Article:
In Lebanon, an anti-Syrian coalition won what the New York Times termed a “stunning majority victory.” Notably, the coalition crossed over religious lines. This victory assures an anti-Syrian majority in the next Lebanese Parliament. The Times says:
It was a startling change in the way politics have usually been carried out here – along strict clan and religious lines and long under the control of Syria – and perhaps an example of a greater yearning for democracy in the Arab world.
Of course, the Times doesn’t go so far as to credit President Bush’s Iraq strategy for the contiuing favorable developments in Lebanon.
On the other hand, the election in Iran ended somewhat bizarrely, with Tehran Mayor Mahmoud Ahmadinejad claiming the number two spot and heading for a runoff against Former President Ali Akbar Hashemi Rafsanjani. What is surprising about this is that Ahmadinejad’s pre-election poll numbers were in single digits. Brian Murphy of the Associated Press tried to blame the outcome in Iran on President Bush. Relying on several dubious sources, including Iran’s foreign minister and other mouthpieces for the mullahs, Murphy argues that Bush’s criticism of Iran’s government and plea for freedom and democracy in that country somehow mobilized pro-mullah Iranians to go to the polls.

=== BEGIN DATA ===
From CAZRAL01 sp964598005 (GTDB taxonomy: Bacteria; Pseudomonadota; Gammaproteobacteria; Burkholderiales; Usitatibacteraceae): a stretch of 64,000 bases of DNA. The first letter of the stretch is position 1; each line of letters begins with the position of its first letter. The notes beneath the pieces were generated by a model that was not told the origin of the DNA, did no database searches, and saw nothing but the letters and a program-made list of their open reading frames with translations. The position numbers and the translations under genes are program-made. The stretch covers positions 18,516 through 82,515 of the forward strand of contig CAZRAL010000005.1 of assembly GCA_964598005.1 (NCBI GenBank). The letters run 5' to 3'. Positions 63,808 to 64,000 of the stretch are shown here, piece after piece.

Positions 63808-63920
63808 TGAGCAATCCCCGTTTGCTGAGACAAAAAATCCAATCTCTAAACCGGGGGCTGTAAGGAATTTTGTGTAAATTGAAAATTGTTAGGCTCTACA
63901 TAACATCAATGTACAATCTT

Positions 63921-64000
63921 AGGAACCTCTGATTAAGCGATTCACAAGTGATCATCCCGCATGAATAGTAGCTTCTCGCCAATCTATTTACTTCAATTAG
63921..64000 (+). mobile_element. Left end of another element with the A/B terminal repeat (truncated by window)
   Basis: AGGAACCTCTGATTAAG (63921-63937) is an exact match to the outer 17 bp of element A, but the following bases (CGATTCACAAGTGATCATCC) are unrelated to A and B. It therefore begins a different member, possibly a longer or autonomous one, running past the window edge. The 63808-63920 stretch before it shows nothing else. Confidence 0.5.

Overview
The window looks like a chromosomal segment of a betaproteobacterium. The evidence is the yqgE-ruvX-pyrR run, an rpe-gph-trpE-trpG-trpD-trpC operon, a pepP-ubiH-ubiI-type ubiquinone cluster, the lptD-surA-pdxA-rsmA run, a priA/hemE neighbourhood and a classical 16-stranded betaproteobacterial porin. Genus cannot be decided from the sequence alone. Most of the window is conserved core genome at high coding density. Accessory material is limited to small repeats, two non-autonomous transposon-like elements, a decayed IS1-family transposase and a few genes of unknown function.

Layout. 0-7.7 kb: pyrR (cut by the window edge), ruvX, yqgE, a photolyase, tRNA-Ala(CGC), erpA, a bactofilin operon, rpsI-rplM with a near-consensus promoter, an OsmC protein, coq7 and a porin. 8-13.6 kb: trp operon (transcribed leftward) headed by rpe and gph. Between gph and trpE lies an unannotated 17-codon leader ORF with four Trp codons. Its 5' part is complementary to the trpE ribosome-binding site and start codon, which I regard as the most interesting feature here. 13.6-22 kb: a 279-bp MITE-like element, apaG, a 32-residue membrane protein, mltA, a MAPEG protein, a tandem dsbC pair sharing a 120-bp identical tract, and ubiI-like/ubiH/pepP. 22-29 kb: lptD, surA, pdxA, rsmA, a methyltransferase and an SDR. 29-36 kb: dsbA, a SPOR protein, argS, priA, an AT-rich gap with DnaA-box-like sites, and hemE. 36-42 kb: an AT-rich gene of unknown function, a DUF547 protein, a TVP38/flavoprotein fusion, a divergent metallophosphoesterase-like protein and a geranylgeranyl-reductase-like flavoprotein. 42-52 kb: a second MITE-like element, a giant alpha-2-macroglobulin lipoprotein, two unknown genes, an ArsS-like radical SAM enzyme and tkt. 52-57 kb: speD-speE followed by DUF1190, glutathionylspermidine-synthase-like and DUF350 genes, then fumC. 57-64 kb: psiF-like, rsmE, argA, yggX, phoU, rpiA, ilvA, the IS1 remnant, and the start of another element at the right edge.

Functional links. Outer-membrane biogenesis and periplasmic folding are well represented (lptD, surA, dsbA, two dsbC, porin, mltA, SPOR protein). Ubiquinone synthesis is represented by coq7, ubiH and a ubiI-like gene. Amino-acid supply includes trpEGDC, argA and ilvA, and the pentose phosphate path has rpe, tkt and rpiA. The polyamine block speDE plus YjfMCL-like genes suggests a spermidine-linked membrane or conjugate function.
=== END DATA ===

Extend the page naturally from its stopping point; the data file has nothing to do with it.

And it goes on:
The simpler explanation, never mentioned by Murphy but reported nearly everywhere else, is that the government rigged the vote. For a thorough fisking of Murphy’s theory, see Dafydd ab Hugh’s guest post on Patterico.